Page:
My annual, post-playoffs, hazy funk left me vulnerable.  Head cocked to the side, drooling a bit, staring off into the distance. Lingering in this addled state, I numbly heard some faint murmurs about “playing a game” as the dinner table’s chairs were pushed back from the dinner table. I vaguely recall the click of the door that secures the closet bursting with boxes of anxiety-provoking “games.” And someone I think asked me if I wanted “the shoe or something else” as my game piece. My head swam a bit as I distractedly shouted from the kitchen, “I’ll take the guy with the top hat!” 

Everyone knows that there is no gamepiece guy with the top hat. Everyone except me, that is. That guy is the iconic, Robber Baron logo who graces the box cover. You can be a schnauzer or you can be a wheelbarrow. But evidently you can’t be the mustachioed industrialist who presumably is or was a constant presence in the local society pages. My wife and son, of course, knew this critical piece of information that I did not. And I have no doubt that, sitting crisscross applesauce in the other room from me, the two shared a knowing, conspiratorial look. If you walk into a room not knowing who the mark is, welp, you, sir, just might be the mark. 

The game did not go well for me. 

We played at an accelerated pace, due to an impending  and agreed upon bedtime. I had little time to ponder my moves before making them. And I exacerbated my poor decisions by going on a property and utility buying rampage. I also deliberately shouted “Yes!” with each roll of the die, knowing this distracting tactic was likely a breach of die-rolling etiquette. An attempt, in retrospect wholly unsuccessful, to mask my general ignorance and bitter disappointment with the piddling $6 “rent” promised by my just-purchased property. I enthusiastically shelled out $50, over and over again, to spring myself from Jail. Sporting a sweaty-faced maniacal grin, probably exactly as a genuine convict would do if given the opportunity to purchase his freedom for $50. 

If I was going to go down, I was going to do it loudly, with style, and following a game strategy so preposterous and wrong-headed that my adversaries would be confused. A little intimidated. Maybe a touch frightened. And with any luck, they would never invite me to join them again. I hope they learned their lesson. 

Thanks for reading. 

Excuse Me, Adonis


So I’ve been offline for some time. Well over two months have staggered on by, it appears, since I contributed anything new in these here parts. Not because the well has run dry, mind you. But because the well is full up. So many seismic and poignant events have transpired within my family over the past 60 days. Hospice bedside vigils, east coast boarding school enrollments, sudden and unexpected health scares. All of this has effectively paralyzed me, writing-wise. I fear I am not up to the task of articulating the enormity of these life-ending and life-changing developments. Perhaps some things are best left unremarked upon. At least in the context of this self-indulgent blog. So many complex thoughts swimming in my head begging to be unpacked and sorted out. I’m stuck.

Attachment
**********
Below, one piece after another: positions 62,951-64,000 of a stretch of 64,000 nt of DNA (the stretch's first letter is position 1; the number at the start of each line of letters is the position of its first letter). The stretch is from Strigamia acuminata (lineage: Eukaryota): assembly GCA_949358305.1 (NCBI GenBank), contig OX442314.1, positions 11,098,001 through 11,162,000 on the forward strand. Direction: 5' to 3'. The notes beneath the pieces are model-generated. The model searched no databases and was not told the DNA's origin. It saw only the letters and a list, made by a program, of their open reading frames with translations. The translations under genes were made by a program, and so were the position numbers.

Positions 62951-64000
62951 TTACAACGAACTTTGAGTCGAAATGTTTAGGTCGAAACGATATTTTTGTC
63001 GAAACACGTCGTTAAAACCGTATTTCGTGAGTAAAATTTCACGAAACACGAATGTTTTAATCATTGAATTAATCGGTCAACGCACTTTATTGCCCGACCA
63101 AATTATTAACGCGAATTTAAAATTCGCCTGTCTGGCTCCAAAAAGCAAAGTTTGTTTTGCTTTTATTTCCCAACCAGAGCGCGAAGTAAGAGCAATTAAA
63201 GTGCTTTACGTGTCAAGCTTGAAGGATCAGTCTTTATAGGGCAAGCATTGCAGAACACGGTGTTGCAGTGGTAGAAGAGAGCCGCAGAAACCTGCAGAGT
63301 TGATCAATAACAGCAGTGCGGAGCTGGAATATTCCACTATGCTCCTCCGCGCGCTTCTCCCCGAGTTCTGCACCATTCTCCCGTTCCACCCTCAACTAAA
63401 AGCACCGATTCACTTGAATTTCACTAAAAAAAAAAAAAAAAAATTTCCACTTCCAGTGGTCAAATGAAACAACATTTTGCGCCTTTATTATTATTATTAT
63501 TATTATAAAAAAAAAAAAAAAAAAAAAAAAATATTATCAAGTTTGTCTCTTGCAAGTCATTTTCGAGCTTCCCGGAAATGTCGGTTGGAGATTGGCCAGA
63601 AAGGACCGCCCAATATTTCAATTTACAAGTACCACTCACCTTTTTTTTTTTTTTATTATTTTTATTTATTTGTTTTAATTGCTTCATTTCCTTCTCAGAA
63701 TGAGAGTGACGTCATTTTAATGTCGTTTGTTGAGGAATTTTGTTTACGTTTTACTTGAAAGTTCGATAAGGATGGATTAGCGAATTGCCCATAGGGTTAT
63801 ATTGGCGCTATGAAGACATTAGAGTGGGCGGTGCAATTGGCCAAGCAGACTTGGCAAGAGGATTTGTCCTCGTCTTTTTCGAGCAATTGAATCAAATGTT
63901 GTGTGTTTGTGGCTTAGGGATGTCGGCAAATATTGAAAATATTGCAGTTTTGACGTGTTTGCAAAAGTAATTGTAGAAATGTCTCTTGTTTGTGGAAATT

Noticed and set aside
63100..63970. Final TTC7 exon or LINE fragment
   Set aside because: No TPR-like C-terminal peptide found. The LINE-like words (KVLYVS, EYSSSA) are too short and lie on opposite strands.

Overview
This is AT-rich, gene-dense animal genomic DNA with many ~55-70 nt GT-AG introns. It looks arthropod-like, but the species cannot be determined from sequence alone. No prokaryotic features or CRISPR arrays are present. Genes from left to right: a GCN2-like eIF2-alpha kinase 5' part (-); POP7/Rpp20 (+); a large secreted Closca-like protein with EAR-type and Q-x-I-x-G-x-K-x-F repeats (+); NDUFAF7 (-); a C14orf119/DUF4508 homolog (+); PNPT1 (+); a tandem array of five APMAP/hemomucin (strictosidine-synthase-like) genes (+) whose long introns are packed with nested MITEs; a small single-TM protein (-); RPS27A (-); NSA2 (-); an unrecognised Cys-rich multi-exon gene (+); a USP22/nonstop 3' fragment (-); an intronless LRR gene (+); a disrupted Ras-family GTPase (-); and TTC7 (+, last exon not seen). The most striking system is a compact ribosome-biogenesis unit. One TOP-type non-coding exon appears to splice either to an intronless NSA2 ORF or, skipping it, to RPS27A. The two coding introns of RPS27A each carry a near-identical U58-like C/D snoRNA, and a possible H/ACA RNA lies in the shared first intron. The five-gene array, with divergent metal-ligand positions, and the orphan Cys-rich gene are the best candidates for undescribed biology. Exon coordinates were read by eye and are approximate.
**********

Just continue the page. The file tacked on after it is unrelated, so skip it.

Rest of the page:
And then this morning, my 11 year-old snaps me out of my ink-slinging stupor. Subtly reminding me that even when the shit hits the fan — and perhaps especially when the shit hits the fan — a little levity can be a wonderful thing. 

In the course of our morning pre-work and pre-school ablutions, I teasingly asked my hairdryer-wielding wife, “Hey hon, what’s it like to be married to an Adonis?” I had just caught a glimpse of myself in the bathroom mirror. Thinning hair mussed and parted in the middle like a geriatric Alfalfa. Eyelids half-mast. Featuring boxer shorts that merited a toss in the hamper 3 days ago. 

Hilary showed mercy and more or less ignored my rhetorical query; Solidarity in our shared journey of 25 years now, both painfully aware that our collective and respective wheels have long since come off. 

Thankfully, my son Everett’s wheels remain intact. On his blue, electric flowboard. On the tiles of our bathroom floor. There are days when I suspect his actual feet might not make actual contact with the actual floor. Hovering unsettlingly in one room or another. At this moment when Hil and I struggle a bit to steel ourselves for another day, our motorized Everett says, “Excuse me, Adonis.” Then he rolls on by. 

With those three words, Ev reminded me that everything will be OK, even when things couldn’t seem further from OK. Even when you hold your mother-in-law’s warm hand during the last hours of her life. Even when you embrace your wife with a full body hug, over and over again, as she grapples with the loss of her mom. Even when you prepare to send your firstborn 3,000 miles away to a new school — fleeing the coop far earlier than you fear you can withstand. And even when your own parents’ recent health scares reinforce the inevitable but unwelcome specter of their mortality. Everything will be OK, Adonis. Excuse me. Get out of your own way, too, while you’re at it. And get back to finding reasons to laugh. 

Thank you, son. And thanks for reading.